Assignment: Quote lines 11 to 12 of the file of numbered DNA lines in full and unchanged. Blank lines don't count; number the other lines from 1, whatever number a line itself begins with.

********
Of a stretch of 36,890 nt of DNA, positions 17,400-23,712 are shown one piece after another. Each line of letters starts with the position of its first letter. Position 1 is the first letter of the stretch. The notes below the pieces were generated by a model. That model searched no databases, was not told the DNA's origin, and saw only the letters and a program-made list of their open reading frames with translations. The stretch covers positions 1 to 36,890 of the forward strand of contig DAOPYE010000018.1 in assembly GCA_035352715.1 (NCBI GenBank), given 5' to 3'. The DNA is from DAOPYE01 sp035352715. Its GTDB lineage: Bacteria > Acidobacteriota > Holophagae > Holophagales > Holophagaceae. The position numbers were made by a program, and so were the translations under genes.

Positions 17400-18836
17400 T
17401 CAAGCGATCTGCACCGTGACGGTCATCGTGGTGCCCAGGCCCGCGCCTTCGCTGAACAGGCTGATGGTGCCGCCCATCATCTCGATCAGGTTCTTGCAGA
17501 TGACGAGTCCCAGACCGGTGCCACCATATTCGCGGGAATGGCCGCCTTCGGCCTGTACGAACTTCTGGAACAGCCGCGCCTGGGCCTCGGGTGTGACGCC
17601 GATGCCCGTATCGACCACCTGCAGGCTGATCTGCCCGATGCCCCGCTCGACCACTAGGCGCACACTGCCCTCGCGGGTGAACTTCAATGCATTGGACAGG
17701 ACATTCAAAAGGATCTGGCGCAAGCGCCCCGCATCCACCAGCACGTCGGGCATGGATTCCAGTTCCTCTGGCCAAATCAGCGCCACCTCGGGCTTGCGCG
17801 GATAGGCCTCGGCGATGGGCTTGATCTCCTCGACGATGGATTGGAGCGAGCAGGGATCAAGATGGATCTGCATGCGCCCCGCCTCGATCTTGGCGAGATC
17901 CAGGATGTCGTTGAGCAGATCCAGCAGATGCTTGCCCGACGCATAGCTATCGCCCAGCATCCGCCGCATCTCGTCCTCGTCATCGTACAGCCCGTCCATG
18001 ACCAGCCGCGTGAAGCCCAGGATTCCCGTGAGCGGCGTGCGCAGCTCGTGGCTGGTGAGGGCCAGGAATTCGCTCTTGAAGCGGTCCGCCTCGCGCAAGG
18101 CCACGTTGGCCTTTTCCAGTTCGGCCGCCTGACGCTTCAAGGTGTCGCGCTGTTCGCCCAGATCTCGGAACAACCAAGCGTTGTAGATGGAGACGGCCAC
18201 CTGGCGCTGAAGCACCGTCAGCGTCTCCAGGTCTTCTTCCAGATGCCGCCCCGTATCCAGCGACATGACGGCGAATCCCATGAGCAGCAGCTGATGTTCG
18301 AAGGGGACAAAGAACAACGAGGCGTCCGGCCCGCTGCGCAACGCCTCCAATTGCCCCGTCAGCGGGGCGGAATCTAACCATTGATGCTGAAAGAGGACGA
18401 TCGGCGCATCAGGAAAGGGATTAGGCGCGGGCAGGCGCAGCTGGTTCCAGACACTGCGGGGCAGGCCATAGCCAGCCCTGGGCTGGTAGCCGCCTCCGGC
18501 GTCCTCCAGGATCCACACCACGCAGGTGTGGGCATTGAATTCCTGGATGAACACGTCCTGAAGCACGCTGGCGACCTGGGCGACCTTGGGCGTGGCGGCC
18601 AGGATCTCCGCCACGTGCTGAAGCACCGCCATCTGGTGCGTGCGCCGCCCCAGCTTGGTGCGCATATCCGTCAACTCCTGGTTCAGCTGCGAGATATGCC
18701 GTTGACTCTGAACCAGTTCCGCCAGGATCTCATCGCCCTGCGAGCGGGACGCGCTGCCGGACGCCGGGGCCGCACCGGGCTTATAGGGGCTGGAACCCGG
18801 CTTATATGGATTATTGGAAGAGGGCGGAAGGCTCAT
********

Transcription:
18101 CCACGTTGGCCTTTTCCAGTTCGGCCGCCTGACGCTTCAAGGTGTCGCGCTGTTCGCCCAGATCTCGGAACAACCAAGCGTTGTAGATGGAGACGGCCAC
18201 CTGGCGCTGAAGCACCGTCAGCGTCTCCAGGTCTTCTTCCAGATGCCGCCCCGTATCCAGCGACATGACGGCGAATCCCATGAGCAGCAGCTGATGTTCG